Big scores continue at 2019 USBC Women's Championships

By Ryne Navarro and Aaron Smith
USBC Communications

- The leaderboard at the 2019 United States Bowling Congress Women's Championships continued to see new names jump to the top Monday at Northrock Lanes.

Katie Thornton of Savannah, Georgia, raised the number in Diamond All-Events for the third consecutive day after finishing with a nine-game total of 2,098, and Renzie Kintzler of Cheyenne, Wyoming, rolled 288 in her final game to take over the lead in Ruby Singles (725 series) and Ruby All-Events (1,824 total).

In addition to the new leaders, Amanda Flood of Brandon, Florida, became the first bowler at the 2019 USBC Women's Championships to roll a perfect game on her way into second place in Diamond Singles (789 series), and USBC Hall of Famer Jeanne Naccarato of Tacoma, Washington, added her name to the list once again to become the first bowler in tournament history with multiple 300s on the championship lanes.

Thornton, a 28-year-old right-hander, rolled sets of 773 in team, 711 in singles and 614 in doubles to surpass USBC Hall of Famer Kendra Gaines of Orlando, Florida, who posted 2,025 on Sunday.

The former collegiate standout at Webber International quickly saw a look she liked Sunday during her team event, rolling games of 251, 268 and 254.

"The key for me was being able to play my A game," said Thornton, who helped the Warriors win the 2010 and 2012 Intercollegiate Team Championships. "That definitely made me comfortable. I had some margin of error to work with and it was easy for me to get to the pocket during practice, so I knew it was going to be a positive for me. Plus, I didn't bowl very well at all last year, so I wanted to bowl better for my teammates."

Her doubles set Sunday didn't start the same way, however. She had four open frames to finish with 146 but was able to find her rhythm the following game and averaged more than 235 for her final five games.

"I think it was a matter of not being in any sort of rhythm whatsoever," said Thornton, who made her second tournament appearance. "Once I was able to settle into a rhythm, I figured things out and was able to make the right adjustments."

Thornton now will have to wait and see as many of the top players in the world have made their way to Wichita for the USBC Queens, which starts Wednesday at Northrock Lanes.

"I can always hope and pray it'll hold up, but I think someone will get to 2,100," said Thornton, the head coach of the men's and women's collegiate bowling programs at Savannah College of Art and Design-Savannah. "But, you never know. I felt the lanes were pretty forgiving for me, but it depends on everyone else's game and how it works out for them. I feel if it holds up after this week, it has a really good chance to hold on the rest of the way."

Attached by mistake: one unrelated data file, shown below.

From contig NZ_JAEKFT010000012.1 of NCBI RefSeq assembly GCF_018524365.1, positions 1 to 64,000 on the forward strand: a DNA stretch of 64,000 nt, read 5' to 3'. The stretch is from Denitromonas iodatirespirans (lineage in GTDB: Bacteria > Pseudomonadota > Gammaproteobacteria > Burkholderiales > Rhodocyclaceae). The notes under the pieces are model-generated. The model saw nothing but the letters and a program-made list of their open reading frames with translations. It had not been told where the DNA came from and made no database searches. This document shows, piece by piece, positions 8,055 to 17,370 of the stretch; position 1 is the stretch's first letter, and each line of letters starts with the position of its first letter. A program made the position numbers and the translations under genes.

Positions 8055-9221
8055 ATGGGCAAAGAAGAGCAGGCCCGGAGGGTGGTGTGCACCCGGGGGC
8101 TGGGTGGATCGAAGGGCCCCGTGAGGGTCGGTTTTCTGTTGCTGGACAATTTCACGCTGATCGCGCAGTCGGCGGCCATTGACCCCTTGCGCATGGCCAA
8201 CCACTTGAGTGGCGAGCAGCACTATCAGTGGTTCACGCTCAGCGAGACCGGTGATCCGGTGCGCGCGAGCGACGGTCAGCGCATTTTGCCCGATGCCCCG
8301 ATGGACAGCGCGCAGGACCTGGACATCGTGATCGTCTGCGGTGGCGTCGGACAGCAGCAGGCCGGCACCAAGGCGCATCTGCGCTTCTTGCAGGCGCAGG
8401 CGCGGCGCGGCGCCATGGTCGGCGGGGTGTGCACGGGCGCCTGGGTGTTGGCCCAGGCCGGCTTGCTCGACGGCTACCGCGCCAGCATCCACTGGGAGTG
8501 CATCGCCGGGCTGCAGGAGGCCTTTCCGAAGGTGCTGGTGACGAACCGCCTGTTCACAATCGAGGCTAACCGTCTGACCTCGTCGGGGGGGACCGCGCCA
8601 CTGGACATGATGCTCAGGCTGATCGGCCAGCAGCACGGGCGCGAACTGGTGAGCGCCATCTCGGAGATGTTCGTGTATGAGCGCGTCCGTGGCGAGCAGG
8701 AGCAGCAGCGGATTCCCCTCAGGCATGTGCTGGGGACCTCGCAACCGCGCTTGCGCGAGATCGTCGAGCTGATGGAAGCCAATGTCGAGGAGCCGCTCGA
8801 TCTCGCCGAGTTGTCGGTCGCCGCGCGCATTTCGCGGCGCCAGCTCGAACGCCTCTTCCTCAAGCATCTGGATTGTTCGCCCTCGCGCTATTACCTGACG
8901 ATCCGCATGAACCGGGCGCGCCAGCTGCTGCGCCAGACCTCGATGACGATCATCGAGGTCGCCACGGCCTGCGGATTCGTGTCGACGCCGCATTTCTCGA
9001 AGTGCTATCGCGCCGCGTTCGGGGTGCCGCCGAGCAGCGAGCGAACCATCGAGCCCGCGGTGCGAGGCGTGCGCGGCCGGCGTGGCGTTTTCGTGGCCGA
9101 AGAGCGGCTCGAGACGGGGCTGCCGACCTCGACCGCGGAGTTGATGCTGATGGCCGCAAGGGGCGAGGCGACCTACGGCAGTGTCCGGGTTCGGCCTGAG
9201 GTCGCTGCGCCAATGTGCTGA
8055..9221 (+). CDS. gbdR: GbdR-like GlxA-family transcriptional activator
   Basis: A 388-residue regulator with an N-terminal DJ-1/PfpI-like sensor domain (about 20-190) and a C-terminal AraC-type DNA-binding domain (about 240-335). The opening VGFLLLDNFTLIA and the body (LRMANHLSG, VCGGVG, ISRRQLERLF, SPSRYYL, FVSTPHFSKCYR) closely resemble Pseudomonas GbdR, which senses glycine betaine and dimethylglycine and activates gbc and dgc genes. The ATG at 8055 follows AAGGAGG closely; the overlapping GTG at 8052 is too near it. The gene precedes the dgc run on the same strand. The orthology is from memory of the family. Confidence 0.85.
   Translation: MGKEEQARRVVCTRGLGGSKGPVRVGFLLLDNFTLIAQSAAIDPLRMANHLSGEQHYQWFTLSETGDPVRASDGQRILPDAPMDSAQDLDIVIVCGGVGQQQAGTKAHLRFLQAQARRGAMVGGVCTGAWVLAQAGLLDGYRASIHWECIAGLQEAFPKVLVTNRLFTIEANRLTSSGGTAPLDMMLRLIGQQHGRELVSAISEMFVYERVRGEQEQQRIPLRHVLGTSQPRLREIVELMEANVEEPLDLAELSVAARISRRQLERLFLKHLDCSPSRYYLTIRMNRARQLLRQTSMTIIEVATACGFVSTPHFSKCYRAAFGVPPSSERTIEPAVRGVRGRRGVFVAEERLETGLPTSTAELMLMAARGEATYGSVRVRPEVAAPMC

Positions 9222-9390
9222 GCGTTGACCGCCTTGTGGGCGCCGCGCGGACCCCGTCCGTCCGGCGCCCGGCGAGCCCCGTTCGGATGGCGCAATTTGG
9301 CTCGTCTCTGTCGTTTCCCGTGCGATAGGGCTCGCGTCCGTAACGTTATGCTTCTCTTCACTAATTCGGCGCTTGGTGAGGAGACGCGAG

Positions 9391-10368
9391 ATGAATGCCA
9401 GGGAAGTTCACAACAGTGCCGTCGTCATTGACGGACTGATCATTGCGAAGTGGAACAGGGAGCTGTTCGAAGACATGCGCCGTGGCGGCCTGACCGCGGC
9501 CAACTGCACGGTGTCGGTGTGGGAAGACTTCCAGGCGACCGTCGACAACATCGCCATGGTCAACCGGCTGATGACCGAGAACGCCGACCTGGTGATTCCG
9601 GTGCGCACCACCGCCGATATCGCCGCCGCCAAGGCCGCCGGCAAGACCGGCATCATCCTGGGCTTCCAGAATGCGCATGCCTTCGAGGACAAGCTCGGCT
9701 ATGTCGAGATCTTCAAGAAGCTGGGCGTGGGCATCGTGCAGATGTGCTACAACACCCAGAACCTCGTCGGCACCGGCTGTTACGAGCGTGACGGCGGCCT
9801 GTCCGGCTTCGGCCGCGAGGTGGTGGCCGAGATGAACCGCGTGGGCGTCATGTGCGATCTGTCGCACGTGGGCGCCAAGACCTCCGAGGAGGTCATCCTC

051319-Renzie-Kintzler_637Kintzler started her singles set Monday with games of 224 and 213 before starting her final game with 10 consecutive strikes. A 10 pin on her 11th delivery halted her run at her first career perfect game.

She added sets of 597 in doubles and 502 in team to get to the lead in all-events.

Annette Miller of Roseville, California, previously led Ruby Singles with 663, and Elainea Myers of Bowie, Maryland, led Ruby All-Events with 1,802.

Through her first five games at Northrock Lanes, Kintzler had recorded a high game of 178 but had the lanes come to her at the end of doubles, where she finished with 254.

"I think the oil began to breakdown towards the end of doubles," said Kintzler, who made her ninth Women's Championships appearance. "When I started to see that, I stuck with the same line and eventually knew it was going to break in."

She admitted to some nerves as she made her run at 300 but was happy with the shots she made in the final frame.

"I kept telling myself to stay humble, throw a good shot and keep it straight," Kintzler said. "I've had 11 in a row before, so I knew I could do it, but I looked down and saw the shadow of my pants start to shake a little bit and that got me a little. But, I put it out there and it was a nice shot. You can't do much about a solid 10 pin."

Kintzler also took over the Ruby All-Events lead at the 2017 event in Baton Rouge, Louisiana, before finishing in seventh place. Getting to share in those experiences with her mother, Rhonda Drehobl, made it special for the 36-year-old right-hander.

"It was fantastic," Kintzler said. "I came down with my mom for Mother's Day, and our team included another mother and daughter, so it was exciting go out and have fun with the girls and my mom. It's really exciting."